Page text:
The first time I found spider mites in my indoor garden I had no idea what they were. We did not have the resources we have today at our fingertips and it was a devastating experience. I simply did not learn enough, fast enough, to make the difference. After that experience I sat down at my kitchen table with multiple leaves infested with mites. I began applying multiple products and household remedies and observing the live mites and the eggs for day after day after day. I did this first hand and learned a lot about spider mites in the process.
The two spotted spider mite is oval in shape, about 1/50 inch long and may be brown or orange-red, but a green, greenish-yellow or an almost translucent color is the most common.
The female is about 0.4 mm in length with an elliptical body that bears 12 pairs of dorsal setae. Overwintering females are orange to orange-red. The body contents (large dark spots) are often visible through the transparent body wall. Since the spots are accumulation of body wastes, newly molted mites may lack the spots. The male is elliptical with the caudal end tapering and smaller than the female. The axis of knob of aedeagus is parallel or forming a small angle with axis of shaft.
The key to killing spider mites, in my humble opinion, is as simple as follows.
1) The life cycle of a mite is 5 days. We need to treat them at least twice in this 5 day period to even consider getting ahead of their life cycle. The mites reproduce exponentially at very rapid rates. Understanding this is important.
2) There is no single product that kills mites and slows reproduction well enough to do the job once you are infested. Many products will prevent them from happening at all though if you are diligent and keep a clean garden.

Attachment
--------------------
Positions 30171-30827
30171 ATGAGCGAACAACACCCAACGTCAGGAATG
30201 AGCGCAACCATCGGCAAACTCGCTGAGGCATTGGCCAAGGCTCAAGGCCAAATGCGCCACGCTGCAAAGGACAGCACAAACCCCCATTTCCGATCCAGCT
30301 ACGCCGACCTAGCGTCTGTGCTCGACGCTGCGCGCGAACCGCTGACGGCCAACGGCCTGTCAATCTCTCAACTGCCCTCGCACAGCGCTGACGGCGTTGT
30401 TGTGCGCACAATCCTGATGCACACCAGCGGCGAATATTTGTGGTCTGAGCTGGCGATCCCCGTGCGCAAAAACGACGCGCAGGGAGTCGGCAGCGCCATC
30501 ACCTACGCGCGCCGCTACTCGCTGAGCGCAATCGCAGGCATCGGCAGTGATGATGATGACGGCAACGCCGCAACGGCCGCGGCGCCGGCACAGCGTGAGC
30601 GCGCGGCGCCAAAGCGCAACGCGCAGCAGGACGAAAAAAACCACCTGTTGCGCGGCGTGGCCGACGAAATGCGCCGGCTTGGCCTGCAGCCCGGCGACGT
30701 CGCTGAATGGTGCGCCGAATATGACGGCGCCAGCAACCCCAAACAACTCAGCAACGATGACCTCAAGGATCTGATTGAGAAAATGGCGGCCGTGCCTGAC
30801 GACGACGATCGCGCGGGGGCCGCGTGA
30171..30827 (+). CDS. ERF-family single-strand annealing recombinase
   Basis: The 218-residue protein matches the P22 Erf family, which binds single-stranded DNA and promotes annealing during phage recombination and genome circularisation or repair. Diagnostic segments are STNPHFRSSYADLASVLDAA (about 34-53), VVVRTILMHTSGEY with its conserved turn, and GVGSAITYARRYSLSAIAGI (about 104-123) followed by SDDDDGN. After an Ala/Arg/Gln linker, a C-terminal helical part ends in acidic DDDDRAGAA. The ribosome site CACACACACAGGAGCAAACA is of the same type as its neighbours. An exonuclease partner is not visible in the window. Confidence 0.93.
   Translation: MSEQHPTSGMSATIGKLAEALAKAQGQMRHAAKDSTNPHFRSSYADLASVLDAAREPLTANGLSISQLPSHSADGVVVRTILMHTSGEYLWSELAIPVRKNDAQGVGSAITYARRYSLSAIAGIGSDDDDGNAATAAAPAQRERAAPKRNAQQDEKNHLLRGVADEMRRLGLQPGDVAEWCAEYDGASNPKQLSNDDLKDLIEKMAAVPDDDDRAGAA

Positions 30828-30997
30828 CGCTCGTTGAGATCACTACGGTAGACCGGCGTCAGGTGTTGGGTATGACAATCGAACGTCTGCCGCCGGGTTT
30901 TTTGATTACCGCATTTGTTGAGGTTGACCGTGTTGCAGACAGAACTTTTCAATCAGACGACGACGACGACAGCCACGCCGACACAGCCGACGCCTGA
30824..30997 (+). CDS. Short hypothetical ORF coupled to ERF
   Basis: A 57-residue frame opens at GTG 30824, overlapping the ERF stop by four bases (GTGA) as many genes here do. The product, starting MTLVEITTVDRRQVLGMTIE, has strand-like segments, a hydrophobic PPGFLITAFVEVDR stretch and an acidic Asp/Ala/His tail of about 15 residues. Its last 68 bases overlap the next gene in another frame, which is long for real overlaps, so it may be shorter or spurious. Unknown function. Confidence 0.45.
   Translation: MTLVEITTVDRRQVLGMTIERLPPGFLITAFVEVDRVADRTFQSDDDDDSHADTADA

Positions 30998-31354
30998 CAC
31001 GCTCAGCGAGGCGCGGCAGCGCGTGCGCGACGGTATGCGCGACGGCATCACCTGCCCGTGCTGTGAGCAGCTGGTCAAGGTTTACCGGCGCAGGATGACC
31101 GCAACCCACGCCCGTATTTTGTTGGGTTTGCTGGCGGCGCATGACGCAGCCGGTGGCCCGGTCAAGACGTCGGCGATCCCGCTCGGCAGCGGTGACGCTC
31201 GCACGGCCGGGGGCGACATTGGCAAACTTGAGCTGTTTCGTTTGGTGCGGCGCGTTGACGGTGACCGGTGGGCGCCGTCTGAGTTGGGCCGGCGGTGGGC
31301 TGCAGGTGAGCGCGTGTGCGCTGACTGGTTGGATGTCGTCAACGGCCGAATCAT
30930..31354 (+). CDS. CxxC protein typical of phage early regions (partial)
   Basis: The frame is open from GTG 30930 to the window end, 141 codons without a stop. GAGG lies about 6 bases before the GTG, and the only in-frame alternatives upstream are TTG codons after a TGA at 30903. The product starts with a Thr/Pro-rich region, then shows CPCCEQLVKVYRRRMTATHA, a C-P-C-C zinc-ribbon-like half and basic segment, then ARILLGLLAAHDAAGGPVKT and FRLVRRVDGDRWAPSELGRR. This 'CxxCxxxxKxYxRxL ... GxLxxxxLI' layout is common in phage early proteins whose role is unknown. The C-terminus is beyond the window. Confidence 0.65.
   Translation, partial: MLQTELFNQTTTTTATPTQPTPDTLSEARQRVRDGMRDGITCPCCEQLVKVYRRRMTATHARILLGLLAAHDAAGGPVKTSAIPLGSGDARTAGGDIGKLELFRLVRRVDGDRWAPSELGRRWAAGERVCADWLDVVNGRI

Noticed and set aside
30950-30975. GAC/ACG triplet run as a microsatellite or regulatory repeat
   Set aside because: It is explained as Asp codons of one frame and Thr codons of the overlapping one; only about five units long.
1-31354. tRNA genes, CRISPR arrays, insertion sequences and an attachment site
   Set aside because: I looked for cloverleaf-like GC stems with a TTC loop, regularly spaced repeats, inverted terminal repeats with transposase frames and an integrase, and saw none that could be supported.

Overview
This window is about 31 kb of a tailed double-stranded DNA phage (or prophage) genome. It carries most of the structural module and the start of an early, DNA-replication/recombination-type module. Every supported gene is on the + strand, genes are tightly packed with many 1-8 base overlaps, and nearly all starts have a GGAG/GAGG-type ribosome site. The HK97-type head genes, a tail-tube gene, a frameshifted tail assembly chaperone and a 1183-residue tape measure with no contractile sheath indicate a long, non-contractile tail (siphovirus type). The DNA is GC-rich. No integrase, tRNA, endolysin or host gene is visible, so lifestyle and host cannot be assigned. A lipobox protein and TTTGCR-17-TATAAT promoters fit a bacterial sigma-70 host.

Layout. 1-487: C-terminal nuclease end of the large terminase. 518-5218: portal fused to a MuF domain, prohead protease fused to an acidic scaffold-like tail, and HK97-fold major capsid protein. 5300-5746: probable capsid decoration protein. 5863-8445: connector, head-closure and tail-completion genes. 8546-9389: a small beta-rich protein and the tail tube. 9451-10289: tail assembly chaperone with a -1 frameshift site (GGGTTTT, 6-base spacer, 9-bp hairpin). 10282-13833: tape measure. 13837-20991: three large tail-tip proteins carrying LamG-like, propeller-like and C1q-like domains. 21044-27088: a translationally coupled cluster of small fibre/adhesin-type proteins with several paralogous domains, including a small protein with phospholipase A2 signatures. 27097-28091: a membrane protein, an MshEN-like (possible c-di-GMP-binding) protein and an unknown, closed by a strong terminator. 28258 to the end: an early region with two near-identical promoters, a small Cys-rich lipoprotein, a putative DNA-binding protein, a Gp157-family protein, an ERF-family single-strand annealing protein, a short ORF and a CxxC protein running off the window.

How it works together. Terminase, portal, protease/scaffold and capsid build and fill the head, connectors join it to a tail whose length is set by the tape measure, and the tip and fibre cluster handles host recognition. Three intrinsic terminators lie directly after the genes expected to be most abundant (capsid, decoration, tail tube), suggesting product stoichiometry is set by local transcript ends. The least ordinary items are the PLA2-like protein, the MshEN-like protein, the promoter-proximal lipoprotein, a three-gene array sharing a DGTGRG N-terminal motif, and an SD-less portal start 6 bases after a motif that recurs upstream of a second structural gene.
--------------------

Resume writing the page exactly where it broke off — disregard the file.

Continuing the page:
4)We give our plants day 3, and day 4 off.
5) Day 5 we spray Azamax or a different pesticide.
6) Day 6 we spray Einstein Oil again.
7) Repeat this cycle at least 3 times. Your bugs will be gone if you were diligent in spraying and used a quality sprayer. We prefer to use an electric atomizer. Hand pump sprayers are good too if they are kept clean and maintained well.
In some cases when we have let our mite issues go too far, it is best to kill our plants and start over. Plants that are still in vegetative growth can usually be saved. Plants in flowering with mites so bad that the buds have webs over them are usually too far gone to waste our time and energy on. Hopefully the population is concentrated on 1 or a few plants and not your whole flowering room. The easiest solution is to harvest what is close enough and let the rest go. Early in flowering we can get away with heavily spraying and treating our plants and still make it harvest but that is a gamble most beginners probably should not take.
The easiest solution to bugs is prevention. Always has been and always will be. Spray once a week with a quality product like Einstein oil and save yourself the headaches!